Digitek Problems Linked to 667 Deaths

Following Actavis Totowa’s Digitek recall in April 2008, the FDA received a spike in adverse event reports involving the generic digoxin heart drug and it has been identified as the “primary suspect” in at least 667 deaths reported to the agency from April 1 through June 30, 2008.

Digitek (digoxin), which was manufactured by Actavis Totowa, is used to treat heart failure and irregular heart rhythms. A recall for all lots of the drug was issued on April 25, 2008, after it was discovered that some tablets may be twice as thick as they are supposed to be, containing up to double the appropriate amount of the active pharmaceutical ingredient.

Oversized Digitek tablets could increase the risk of a digoxin overdose, know as digitalis toxicity, which can cause serious and potentially fatal injuries, including arrhythmias, heart failure and death

Did You Know?

AT&T Data Breach Impacts Millions of Customers

More than 73 million customers of AT&T may have had their names, addresses, phone numbers, Social Security numbers and other information released on the dark web due to a massive AT&T data breach. Lawsuits are being pursued to obtain financial compensation.

Learn More

The Center for Public Justice, which is a nonprofit organization that produces original investigative journalism on issues of public concern, released a report on December 22, 2008, which questions whether the FDA and drug maker missed critical signals of Digitek problems and whether additional steps should have been taken to protect the public.

An analysis of FDA records indicates that there was a spike in reports Digitek problems during the months around the recall.

The Center’s report criticizes the FDA for taking too long to act on manufacturing problems at the New Jersey plant where Digitek was made, as FDA inspections up to two years prior to the recall uncovered signs of poor manufacturing practices and quality control problems. In addition, a number of public health experts indicate that the spike in reports of Digitek problems should have caused the FDA to more aggressively warn doctors, pharmacists and consumers about the risk of potentially defective tablets.

Despite the spike in Digitek problem reports, Actavis has maintained that none of their double strength pills ever reached the public, and that the recall was only issued as a precaution.

The company faces potentially hundreds of Digitek lawsuits filed on behalf of users who allege that serious and fatal digoxin overdose injuries were caused by oversized tablets they received. As of early November, at least 66 lawsuits over Digitek problems filed in federal courts have been centralized in an MDL in the U.S. District Court for the Southern District of West Virginia, and additional lawsuits have been in various state courts throughout the United States.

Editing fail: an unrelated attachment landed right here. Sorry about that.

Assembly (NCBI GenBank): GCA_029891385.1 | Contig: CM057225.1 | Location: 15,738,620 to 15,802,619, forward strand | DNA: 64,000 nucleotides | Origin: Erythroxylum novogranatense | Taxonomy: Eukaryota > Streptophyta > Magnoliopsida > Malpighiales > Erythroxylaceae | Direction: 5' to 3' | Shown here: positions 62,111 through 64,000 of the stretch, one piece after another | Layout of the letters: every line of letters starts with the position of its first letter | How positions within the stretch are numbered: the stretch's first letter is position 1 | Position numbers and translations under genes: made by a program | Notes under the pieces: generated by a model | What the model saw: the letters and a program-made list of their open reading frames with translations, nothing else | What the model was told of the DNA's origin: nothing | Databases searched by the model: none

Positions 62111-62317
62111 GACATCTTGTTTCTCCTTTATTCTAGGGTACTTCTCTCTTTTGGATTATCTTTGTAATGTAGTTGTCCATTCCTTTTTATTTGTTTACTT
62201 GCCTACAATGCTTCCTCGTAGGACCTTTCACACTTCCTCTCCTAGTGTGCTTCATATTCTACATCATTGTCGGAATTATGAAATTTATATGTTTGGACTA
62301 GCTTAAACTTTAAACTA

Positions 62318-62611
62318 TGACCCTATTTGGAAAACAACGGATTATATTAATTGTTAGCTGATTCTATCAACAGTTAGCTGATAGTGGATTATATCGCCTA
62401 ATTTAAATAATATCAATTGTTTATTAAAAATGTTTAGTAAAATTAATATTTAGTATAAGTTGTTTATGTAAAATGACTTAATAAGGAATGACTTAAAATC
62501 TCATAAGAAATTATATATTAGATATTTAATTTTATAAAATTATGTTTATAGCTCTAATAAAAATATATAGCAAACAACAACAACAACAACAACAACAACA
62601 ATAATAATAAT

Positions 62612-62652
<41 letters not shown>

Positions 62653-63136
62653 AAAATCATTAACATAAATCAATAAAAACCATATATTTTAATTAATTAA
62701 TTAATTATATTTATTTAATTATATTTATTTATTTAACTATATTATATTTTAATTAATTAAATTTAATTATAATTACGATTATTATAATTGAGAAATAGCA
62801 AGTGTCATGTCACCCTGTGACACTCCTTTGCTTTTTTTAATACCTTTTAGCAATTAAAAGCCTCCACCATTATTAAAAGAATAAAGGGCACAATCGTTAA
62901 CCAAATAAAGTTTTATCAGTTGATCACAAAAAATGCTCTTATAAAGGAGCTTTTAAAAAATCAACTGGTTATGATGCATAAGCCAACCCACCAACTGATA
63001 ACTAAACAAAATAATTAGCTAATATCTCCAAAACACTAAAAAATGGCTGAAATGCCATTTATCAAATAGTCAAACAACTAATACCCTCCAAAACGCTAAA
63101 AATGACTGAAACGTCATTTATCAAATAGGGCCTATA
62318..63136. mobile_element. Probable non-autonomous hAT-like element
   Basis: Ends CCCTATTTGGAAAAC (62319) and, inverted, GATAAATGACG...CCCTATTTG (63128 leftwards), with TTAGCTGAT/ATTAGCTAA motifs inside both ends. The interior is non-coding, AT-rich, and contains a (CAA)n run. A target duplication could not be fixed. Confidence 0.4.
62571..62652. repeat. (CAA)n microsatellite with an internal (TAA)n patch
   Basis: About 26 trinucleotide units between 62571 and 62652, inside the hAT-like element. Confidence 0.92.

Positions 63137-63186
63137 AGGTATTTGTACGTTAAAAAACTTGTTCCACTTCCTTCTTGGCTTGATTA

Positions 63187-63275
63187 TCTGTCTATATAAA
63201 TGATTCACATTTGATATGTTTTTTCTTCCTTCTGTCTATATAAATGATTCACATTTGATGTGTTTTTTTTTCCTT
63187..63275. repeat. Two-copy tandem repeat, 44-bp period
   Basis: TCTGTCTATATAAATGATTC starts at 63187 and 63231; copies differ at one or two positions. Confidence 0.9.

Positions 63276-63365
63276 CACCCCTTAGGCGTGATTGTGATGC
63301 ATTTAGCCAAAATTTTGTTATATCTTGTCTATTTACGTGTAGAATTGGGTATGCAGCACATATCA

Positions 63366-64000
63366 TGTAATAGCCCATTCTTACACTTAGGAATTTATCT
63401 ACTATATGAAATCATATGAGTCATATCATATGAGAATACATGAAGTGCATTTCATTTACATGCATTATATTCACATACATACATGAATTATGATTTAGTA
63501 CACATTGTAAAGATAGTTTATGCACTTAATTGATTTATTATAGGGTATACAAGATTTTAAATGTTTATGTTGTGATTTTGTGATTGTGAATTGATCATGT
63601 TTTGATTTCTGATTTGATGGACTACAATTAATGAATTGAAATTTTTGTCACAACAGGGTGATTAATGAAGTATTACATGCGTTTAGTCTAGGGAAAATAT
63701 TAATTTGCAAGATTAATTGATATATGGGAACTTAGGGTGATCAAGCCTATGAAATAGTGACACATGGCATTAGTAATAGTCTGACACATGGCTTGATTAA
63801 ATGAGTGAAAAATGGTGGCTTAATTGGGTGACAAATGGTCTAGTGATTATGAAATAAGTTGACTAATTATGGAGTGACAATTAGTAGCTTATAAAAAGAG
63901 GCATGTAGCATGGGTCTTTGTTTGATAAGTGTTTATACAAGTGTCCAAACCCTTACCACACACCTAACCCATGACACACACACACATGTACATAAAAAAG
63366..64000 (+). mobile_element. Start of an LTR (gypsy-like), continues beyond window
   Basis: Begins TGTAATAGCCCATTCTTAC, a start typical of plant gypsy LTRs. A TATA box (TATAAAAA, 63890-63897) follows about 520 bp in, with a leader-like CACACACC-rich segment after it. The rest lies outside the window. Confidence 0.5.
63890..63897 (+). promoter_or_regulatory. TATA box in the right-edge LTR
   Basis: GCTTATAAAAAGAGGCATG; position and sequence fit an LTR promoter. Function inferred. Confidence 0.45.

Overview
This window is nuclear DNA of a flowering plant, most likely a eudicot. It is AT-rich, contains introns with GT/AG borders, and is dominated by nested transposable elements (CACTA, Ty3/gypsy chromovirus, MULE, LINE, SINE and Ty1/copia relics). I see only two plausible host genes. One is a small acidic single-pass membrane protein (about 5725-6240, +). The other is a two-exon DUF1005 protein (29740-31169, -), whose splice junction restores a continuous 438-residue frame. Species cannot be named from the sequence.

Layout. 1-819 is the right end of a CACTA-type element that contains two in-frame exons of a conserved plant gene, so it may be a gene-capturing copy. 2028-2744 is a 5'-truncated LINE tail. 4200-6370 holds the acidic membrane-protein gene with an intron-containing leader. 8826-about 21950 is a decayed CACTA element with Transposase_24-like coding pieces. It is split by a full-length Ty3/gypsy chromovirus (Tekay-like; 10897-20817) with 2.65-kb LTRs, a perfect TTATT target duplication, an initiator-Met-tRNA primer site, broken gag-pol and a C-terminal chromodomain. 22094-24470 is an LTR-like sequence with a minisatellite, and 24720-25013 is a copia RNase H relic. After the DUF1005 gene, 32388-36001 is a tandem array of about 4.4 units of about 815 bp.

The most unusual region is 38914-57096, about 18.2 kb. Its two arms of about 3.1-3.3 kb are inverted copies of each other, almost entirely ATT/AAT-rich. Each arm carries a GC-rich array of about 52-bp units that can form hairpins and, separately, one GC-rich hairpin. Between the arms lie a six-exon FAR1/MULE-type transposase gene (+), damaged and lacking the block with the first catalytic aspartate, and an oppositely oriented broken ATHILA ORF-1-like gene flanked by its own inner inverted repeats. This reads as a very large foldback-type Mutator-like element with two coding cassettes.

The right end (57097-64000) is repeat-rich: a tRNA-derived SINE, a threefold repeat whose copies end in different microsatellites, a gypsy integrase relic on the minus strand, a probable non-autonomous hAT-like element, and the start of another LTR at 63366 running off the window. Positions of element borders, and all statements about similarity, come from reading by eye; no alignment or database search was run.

10 Comments

  • PatriciaMarch 29, 2021 at 6:47 pm

    My father was taken ill the week-end of Feb 28, 2009 with dizziness, an inability to focus, a lack of appetite, and falling. He was 83 years old, lived independently and went out all the time. Prior to getting sick, he had a history of heart disease and two weeks prior to his illness, he was put on Digoxin fir heart rhythm regulation. He fell on Feb 28th and was admitted into the hospital as a res[Show More]My father was taken ill the week-end of Feb 28, 2009 with dizziness, an inability to focus, a lack of appetite, and falling. He was 83 years old, lived independently and went out all the time. Prior to getting sick, he had a history of heart disease and two weeks prior to his illness, he was put on Digoxin fir heart rhythm regulation. He fell on Feb 28th and was admitted into the hospital as a result of the fall and symptoms of confusion. Within 3 days his kidney started to shut down and his skin filled with fluid. He couldn’t be touched the fluid was so extension. He had swelling and sores in his throat and could not talk. He would lie in the bed with tears coming down and no way to communicate. We were told he had an acute illness and they did not know what was causing it. The hospital gave up hope as his organs shut down and said there was nothing they could do fir him. He was moved to hospice on his birthday, March 26, 2009 and died on March 28, 2009. One week later Humana Health care (his prescription provider) contacted us to take his Digoxin back to the pharmacy. It was identified in a lot that was an overdose amount. Too late. I contacted 2 law practices that declined the case because his death certificate said he had pulmonary artery disease. Too many cover ups and no accountability.